Parasitic Infections

Central American Refugee Health Profile

Chagas Disease

Approximately 10% of Chagas disease cases in the Americas are found in Central America36. El Salvador, Guatemala, and Honduras are uniformly affected, with approximately 200,000 cases per country37. Chagas disease is caused by the parasite Trypanosoma cruzi and is most commonly transmitted through contact with the feces of an infected triatomine insect (“kissing bug”). Transmission can also occur when humans are bitten by infected triatomines (CDC Chagas Disease). Reports of congenital and post-transplant infections, as well as infection after consumption of contaminated food and drink, although rare, have also been documented.

Chagas disease has an acute and chronic phase. Acute infection may be asymptomatic or may be characterized by nonspecific symptoms such as malaise, fever, and anorexia. Swelling may be observed around the site where the parasite entered the body. If left untreated, acute infection is lifelong and can lead to severe complications in 20-30% of patients. Severe complications may include heart rhythm abnormalities that can lead to sudden death, dilated heart, and dilated esophagus or colon. Chronic Chagas disease is considered to be the most common cause of nonischemic heart disease in Central America and may cause cardiomyopathy years after initial infection36. However, the majority of people will be asymptomatic and unaware of infection, and few parasites are found in the blood. At this time, routine screening is not recommended for Central American children38.

Giardiasis

Giardiasis is a common infection in all refugee populations. Routine screening of asymptomatic individuals is not recommended, as there is no evidence that screening and treatment are beneficial in these cases. However, giardia infection can be associated with mild symptoms such as abdominal discomfort, loose stool, flatulence, and eructation. In addition, it has been associated with failure to thrive in children. As young children may not verbalize symptoms or express overt signs of the disease, it is reasonable to screen children, particularly those under 5 years old. When screening is performed, stool antigen testing is the preferred method, as it is more sensitive and convenient than stool ova and parasite examination.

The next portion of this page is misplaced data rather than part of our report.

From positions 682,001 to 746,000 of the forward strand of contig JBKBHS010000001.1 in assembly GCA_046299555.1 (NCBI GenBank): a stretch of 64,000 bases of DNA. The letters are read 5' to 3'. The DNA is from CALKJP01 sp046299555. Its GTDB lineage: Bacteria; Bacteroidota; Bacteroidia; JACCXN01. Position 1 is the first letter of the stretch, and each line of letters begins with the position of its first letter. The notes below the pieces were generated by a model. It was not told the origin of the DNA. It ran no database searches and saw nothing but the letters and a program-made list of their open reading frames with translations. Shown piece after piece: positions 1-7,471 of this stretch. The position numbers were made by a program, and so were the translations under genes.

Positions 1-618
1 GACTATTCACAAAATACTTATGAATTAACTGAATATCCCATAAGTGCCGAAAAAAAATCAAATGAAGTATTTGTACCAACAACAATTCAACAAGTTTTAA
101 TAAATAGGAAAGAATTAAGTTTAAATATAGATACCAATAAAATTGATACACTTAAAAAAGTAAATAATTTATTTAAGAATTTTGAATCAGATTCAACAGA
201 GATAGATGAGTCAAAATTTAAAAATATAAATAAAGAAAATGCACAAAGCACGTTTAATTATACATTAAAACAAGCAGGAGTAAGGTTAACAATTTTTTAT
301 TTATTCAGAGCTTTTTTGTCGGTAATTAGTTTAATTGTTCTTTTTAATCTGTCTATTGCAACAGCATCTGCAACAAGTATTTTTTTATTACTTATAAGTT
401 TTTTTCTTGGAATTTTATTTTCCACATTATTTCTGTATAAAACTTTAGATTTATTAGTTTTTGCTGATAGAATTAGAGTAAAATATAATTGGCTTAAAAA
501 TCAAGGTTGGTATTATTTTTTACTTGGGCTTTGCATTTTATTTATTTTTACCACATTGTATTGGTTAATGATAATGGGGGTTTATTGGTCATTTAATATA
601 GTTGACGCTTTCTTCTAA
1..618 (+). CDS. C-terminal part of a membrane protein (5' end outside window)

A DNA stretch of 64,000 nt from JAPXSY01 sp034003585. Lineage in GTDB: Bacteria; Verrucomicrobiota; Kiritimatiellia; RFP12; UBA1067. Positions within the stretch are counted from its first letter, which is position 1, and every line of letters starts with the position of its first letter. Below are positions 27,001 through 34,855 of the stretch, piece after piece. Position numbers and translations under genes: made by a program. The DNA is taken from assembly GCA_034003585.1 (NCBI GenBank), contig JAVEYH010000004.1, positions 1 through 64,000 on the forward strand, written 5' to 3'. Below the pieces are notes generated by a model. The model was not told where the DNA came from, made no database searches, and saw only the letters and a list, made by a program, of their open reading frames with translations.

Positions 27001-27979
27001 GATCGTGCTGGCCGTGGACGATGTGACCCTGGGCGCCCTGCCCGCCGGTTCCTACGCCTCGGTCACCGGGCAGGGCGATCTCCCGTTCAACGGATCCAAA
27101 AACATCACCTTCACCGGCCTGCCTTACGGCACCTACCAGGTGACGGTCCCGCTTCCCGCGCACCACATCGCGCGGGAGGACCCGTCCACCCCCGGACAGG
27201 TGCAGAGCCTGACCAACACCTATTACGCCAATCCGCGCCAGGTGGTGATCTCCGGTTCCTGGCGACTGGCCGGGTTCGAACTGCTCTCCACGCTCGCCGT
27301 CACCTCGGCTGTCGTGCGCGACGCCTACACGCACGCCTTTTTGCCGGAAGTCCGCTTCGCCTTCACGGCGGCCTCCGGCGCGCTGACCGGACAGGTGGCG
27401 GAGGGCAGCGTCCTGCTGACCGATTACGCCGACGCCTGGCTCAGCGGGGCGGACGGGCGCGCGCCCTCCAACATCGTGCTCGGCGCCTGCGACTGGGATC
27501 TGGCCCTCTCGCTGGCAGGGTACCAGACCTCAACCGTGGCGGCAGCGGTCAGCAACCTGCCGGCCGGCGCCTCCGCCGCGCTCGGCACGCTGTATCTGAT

Malaria

Although malaria is endemic to El Salvador, Guatemala, and Honduras, the prevalence is not high enough to justify routine screening or presumptive treatment. The malaria species predominantly found in these countries is Plasmodium vivax, also known as relapsing malaria. This form of malaria may become dormant in the liver and reactivate months and even years after exposure, causing clinical disease. As such, clinicians should consider malaria in the differential diagnosis with a patient with symptoms associated with malaria, such as fever, even if exposure to malaria was not recent. For further and updated information, see the domestic screening guidelines for malaria in refugees.

Soil-transmitted Helminths (STH)

People living in extreme poverty, including indigenous populations in El Salvador, Guatemala, and Honduras, are at high risk for neglected tropical diseases, including STH (mainly ascariasis, trichuriasis, and hookworm)39. Guatemala is known to have the highest rate of STH infections in Central America40. Children from El Salvador, Guatemala, and Honduras require periodic deworming campaigns due to significant STH endemicity, with 300,000 children treated in El Salvador and 1.1 million children treated in Guatemala and Honduras annually41. However, STH surveillance data in Central America is limited42.